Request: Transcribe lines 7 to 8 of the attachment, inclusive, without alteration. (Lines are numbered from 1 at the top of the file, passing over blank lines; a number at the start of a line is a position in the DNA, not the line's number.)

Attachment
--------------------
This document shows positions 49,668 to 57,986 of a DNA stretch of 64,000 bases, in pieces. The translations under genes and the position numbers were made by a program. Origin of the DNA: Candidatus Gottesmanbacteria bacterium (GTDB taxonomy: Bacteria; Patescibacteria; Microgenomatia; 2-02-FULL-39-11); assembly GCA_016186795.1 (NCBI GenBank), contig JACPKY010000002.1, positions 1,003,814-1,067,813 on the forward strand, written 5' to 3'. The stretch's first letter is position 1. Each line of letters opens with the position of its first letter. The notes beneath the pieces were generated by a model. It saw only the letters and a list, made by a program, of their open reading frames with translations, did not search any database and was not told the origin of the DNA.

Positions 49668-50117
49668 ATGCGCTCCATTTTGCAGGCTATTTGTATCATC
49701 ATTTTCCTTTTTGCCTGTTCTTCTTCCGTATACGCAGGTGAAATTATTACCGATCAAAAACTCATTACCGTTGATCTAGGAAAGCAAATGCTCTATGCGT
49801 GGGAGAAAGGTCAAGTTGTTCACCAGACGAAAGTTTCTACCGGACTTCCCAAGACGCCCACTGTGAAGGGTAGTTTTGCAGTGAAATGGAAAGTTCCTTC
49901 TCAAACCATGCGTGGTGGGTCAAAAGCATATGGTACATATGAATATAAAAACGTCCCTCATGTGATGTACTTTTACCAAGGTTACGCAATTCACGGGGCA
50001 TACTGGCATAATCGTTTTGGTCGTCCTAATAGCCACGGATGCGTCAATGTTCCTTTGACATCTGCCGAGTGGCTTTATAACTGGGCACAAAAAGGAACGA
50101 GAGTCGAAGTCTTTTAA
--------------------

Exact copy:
50001 TACTGGCATAATCGTTTTGGTCGTCCTAATAGCCACGGATGCGTCAATGTTCCTTTGACATCTGCCGAGTGGCTTTATAACTGGGCACAAAAAGGAACGA
50101 GAGTCGAAGTCTTTTAA